What We Eat, Where We Eat, How We Eat

userpic=pastramiAs I sit here eating my lunch, food is naturally on my mind. It may be on yours as well after this post. Here’s a collection of food related news chum: articles on what we eat, how we eat, and where we eat:

  • What We Eat: Marred Fruit. Our country wastes tons and tons of food each year because we’ve been led to believe by the media that our food must look perfect. Guess what? Not only does your food not have to look perfect, eating marred and ugly fruit may actually be healthier for you. It turns out that the mechanisms used by the plant to fight off infection from the damage actually makes the food better for you.
  • What We Eat: Avocados. Here, supposedly, is a method for ripening a rock-hard avocado in 10 minutes. I haven’t tried it yet.
  • What We Eat: Cracker Jack. Cracker Jack, that snack-food of Baseball, is ditching the prize in every box for a QR code. A sign of the times, but also (if you think about it) disenfranchising for the poor that cannot afford internet access or phones to read the codes.
  • What We Eat: Internal Impacts. It turns out that what we eat and drink has a significant impact on our internal microbiome. Coffee, tea, water, wine — these are loved by the biome. Sodas and artificial sweetners — bad for the biome. Foods like fruits, vegetables, yogurt and buttermilk can increase the diversity of bacteria in a person’s intestines. Foods containing loads of simple carbohydrates appear to reduce bacterial diversity in the gut. Of course, medicines we take have a big role as well. This cements my belief that we’ll soon discover the best weight loss method, and the best way to be healthy, is to treat our biomes right.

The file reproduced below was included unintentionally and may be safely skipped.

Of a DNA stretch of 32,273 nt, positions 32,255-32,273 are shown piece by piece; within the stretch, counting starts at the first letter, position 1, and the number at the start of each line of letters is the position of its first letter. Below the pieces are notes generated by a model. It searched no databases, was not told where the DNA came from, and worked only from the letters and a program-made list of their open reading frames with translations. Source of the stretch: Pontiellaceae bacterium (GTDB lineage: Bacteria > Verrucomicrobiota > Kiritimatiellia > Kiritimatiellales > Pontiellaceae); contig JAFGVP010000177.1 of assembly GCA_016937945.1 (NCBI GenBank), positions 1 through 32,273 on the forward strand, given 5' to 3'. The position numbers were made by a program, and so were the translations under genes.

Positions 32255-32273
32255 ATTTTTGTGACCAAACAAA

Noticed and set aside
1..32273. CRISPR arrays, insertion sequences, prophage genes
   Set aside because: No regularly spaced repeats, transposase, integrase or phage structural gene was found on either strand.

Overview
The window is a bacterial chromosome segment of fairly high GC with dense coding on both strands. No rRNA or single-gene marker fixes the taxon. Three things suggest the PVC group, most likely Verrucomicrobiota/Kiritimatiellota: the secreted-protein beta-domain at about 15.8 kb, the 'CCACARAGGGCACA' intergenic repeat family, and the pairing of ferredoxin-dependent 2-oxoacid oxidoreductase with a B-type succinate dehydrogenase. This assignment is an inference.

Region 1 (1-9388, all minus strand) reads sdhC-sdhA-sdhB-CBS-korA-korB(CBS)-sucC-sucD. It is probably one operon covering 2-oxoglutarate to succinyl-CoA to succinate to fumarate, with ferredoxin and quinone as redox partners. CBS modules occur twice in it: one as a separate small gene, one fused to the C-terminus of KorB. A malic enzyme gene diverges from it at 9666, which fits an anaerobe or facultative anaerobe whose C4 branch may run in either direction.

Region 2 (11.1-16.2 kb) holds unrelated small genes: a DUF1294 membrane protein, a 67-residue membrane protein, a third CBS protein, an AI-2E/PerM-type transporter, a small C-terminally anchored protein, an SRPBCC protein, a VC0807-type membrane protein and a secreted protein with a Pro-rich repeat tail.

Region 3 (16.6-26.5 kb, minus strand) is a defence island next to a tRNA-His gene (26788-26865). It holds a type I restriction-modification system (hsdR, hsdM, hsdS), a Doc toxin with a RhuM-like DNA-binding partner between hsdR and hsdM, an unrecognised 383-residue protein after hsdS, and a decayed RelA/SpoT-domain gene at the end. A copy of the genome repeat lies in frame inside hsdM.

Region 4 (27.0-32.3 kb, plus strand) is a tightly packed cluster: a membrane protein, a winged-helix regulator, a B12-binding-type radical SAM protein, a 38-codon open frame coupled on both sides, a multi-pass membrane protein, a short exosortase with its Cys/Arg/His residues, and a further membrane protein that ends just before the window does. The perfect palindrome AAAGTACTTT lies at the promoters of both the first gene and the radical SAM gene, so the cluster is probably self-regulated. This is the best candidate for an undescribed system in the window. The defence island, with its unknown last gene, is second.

• How We Eat: Exercise Doesn’t Help Lose Weight. Increasingly, the belief that you exercise to lose weight is turning out to be a myth. That’s not to say exercise is bad; rather, exercise is important for overall health and wellness. However, the calories you burn exercising just aren’t enough to make a significant dent in your weight.
  • How We Eat: The Clean Plate Club. If you are like me, you were brought up in the generation that believed you needed to clean your plate (for those starving children in China), and that it was a crime to waste food on your plate. Here’s an article that opines that plate size is a big reason for the obestity epidemic. Basically, the notion is that our plates have grown in size, and we were raised to “take a plateful and eat it all”. As such, we’re increasing portion sizes without realizing it. It is certainly something I’ve believed on the dining out side for a while: restaurants serve you too much food because food is cheap, and you need to see a lot of food to justify the prices you need to pay to cover labor. I think it is true at home as well. I’ve been consciously been trying to use smaller plates.
  • Where We Eat: Hollywood Bowl. There’s a new food lineup at the Hollywood Bowl this summer, and you can learn what it is in these pictures. This year, the Bowl has partnered with James Beard Award-winning chef Suzanne Goin and business partner Caroline Styne—the team behind local hotspots Lucques, A.O.C., Tavern and The Larder—to bring a range of delicious new dining options to the historic amphitheater. The new partnership will replace the Patina Restaurant Group, which will catered the venue’s numerous restaurants, markets, and food stands for over 15 years. The overhaul features all new offerings that will appeal to a wide variety of tastes, including everything from tacos and BBQ to wood-grilled fish and grab-and-go salads. The new food and drink options will be scattered throughout the venue, and will include a burger stand, a wine bar, a raw bar, a marketplace for sandwiches and salads, as well as several fine dining options. They’ll even have retro-style food trucks parked around the venue for quick bites.
  • Where We Eat: Portos. Here’s a great article on Portos Bakery, and the work required to keep it in operation. There is evidently method to the madness of the place. They are working on finding just the right balance between being busy, and being too busy that customers go elsewhere.
  • Where We Eat: Mexican Kosher Groceries. Here’s a neat article on a Catholic grocer in Mexico City that caters to the Jewish population needing to keep Kosher.
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